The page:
New market thoughts from Raymond James’ Jeff Saut Gleanings: “Reductio ab Absurdum” 12/22/17

“The Bull Market Needs a Pediatrician, Not a Mortician” –Doug Ramsey, The Leuthold Group (December 14, 2017)
Note: We recently published this commentary in one of our strategy reports and received an overwhelming response.
Accordingly, we thought we would share it again with readers that do not receive our daily missives.
In 1981, The Leuthold Group was founded by the sagacious Steve Leuthold. It is an independent stock/economic research firm that produces disciplined, quantitative financial and contrarian financial research for investors. The research team is led by CIO Doug Ramsey, who is one of Wall Street’s best and brightest. Recently, however, Jim Paulsen left Wells Capital after 20 years to join the eagle-eyed Leuthold Group. We have read Jim’s prose for years and have always found it to offer some of the best investment insights around. In fact, in recent history, Jim and I were on CNBC together advocating similar investment strategies, but I digress.
Last week, we read an article on CNBC’s website with the title “Strategist Doug Ramsey: The bull market needs a pediatrician, not a mortician,” which is a fabulous quote! The byline read, “Leuthold Group’s Doug Ramsey says the bull market is getting older, but that doesn’t mean it doesn’t have room to run.” Doug goes on to say:
“One of the longest bull markets in history is showing little sign of slowing down. . . . It is now the longest cyclical bull market on record. We’re closing in on potentially a ninth birthday next March. It’s now the second-most expensive market of all time: We’re still, on most measures, not all, but on most measures we’re still well below the highs that we made in March of 2000.”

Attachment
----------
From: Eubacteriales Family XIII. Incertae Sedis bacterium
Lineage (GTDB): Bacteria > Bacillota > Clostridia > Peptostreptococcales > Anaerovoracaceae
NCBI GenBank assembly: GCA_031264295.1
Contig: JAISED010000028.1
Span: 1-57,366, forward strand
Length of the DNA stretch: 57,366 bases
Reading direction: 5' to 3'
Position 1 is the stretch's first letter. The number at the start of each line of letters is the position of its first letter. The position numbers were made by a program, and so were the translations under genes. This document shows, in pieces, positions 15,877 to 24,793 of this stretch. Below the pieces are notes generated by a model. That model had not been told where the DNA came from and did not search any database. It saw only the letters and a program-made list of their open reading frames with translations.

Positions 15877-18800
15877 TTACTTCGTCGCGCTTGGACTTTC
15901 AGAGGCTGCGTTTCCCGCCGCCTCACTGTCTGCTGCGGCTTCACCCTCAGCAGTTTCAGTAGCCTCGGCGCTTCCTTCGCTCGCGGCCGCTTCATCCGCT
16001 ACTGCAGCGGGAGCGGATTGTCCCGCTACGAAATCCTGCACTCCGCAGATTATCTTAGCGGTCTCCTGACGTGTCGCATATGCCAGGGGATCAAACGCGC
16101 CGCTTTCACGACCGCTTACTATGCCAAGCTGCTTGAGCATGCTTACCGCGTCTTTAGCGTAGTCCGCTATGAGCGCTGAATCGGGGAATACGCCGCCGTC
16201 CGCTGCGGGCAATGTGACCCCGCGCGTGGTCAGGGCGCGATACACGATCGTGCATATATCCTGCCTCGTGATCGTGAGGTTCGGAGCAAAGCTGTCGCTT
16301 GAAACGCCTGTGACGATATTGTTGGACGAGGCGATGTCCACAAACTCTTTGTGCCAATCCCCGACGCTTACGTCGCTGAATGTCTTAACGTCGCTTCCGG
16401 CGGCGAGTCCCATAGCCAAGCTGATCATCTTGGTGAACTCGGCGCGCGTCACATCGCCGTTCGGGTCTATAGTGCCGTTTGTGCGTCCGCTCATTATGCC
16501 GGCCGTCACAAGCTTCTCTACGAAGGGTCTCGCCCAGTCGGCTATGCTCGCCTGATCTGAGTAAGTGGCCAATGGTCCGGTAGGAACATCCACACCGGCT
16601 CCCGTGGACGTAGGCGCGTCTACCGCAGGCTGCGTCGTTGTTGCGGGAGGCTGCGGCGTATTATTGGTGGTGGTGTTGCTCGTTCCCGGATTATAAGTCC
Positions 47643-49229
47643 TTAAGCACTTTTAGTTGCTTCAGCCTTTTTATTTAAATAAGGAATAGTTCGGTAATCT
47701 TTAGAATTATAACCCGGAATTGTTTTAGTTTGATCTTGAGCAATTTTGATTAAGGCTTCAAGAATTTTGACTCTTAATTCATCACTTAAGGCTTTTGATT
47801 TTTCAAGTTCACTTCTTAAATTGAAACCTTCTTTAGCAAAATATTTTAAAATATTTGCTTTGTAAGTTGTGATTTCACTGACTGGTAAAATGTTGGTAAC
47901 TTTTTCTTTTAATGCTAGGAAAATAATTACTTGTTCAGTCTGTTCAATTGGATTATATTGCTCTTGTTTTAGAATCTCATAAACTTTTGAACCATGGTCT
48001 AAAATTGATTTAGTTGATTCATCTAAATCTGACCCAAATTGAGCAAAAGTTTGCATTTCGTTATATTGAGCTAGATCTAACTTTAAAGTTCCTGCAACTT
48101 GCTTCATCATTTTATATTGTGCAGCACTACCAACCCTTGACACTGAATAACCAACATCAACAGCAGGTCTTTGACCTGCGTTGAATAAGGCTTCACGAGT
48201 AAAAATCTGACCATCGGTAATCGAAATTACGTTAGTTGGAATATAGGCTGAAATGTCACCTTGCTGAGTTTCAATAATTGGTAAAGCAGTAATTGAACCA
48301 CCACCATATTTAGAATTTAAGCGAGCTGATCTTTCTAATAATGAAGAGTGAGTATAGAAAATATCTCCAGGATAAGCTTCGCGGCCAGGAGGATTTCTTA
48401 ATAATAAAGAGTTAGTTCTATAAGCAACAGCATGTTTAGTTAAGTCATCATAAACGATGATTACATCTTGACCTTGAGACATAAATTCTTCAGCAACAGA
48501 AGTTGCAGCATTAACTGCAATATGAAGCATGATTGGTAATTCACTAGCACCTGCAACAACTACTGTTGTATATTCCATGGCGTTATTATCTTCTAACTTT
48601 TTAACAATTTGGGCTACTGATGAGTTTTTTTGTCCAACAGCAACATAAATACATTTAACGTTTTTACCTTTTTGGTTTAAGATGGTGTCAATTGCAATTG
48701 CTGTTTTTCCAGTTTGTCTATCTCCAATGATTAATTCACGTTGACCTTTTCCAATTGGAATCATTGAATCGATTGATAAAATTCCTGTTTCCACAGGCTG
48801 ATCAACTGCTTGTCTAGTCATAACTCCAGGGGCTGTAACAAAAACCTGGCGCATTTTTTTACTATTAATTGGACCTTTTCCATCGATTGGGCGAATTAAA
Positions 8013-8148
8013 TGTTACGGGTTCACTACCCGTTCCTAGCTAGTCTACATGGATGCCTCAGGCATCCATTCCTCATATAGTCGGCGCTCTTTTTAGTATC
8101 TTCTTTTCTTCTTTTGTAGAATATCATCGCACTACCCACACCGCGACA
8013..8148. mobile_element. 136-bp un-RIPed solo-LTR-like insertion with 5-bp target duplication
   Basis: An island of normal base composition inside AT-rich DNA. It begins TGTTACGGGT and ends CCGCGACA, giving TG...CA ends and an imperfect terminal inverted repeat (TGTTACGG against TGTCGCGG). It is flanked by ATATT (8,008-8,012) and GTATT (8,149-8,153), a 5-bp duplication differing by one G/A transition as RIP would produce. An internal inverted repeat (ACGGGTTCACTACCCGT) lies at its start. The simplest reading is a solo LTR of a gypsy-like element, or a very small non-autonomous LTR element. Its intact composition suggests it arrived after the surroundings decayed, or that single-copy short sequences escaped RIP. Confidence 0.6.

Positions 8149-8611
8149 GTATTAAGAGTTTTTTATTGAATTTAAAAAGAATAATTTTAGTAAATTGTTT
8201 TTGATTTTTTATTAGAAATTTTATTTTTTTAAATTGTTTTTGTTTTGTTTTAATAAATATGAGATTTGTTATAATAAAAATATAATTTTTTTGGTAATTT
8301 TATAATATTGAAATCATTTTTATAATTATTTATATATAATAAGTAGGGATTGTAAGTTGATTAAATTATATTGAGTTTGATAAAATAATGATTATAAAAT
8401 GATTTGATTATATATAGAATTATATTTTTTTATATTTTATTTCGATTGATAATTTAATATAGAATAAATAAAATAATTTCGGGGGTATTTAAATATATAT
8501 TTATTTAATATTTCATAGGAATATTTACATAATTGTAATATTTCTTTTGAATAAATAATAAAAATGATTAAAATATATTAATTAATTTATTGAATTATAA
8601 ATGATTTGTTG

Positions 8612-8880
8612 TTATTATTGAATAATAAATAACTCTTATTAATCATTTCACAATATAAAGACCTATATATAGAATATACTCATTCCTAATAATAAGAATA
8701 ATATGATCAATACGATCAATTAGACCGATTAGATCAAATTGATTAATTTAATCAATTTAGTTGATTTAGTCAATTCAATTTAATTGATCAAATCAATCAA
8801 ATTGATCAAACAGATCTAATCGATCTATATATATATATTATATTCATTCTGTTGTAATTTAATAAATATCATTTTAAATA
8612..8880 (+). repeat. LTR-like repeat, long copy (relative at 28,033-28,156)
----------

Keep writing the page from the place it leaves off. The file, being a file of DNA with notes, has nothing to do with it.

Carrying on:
We agree, but we take issue with the statement “One of the longest bull markets in history,” as well with the statement, “It’s now the second-most expensive market of all time,” a point we have argued against in these missives for years. Ladies and gentlemen, secular bull markets last 15+ years and tend to compound at around 16% per year. For example, the 1949-1966 secular bull market lasted 17 years and took the D-J Industrial Average from its June 1949 low of ~161 to the bull market high of ~995 in February 1966. Were there pullbacks? You bet.
The President Kennedy steel crisis of 1962 lopped 26% off of the Dow in about three months, but the bull market persisted. From the 1966 peak, the Industrials were range-bound for 16 years (until 1982). Now, if your definition of bull and bear markets is a 20% rally, or a 20% decline, in that 16-year rangy stock market there were 13 tactical bull and bear markets. However, that is NOT our definition of a secular bull market.
In 1982, the Dow broke out of that 16-year range-bound market and commenced the 1982-2000 secular bull market. Hereto, there were pullbacks, the biggest being the 1987 Crash, but that did not end the secular bull market. In fact, most of the indices were marginally higher in 1987, and the secular bull market extended for another 13 years. In the spring of 2000, the 1982-2000 secular bull market ended and the senior index was again range-bound for 13 years, until April of 2013. The problem many pundits have is they cut off the 1949-1966 secular bull market in 1956 when Egypt tried to take over the Suez Canal and the Industrials lost some 26%, but that did not stop the secular bull market. Again, said gurus cut off the 1982-2000 secular bull in 1987 because of the Crash, yet that too did not end the bull market!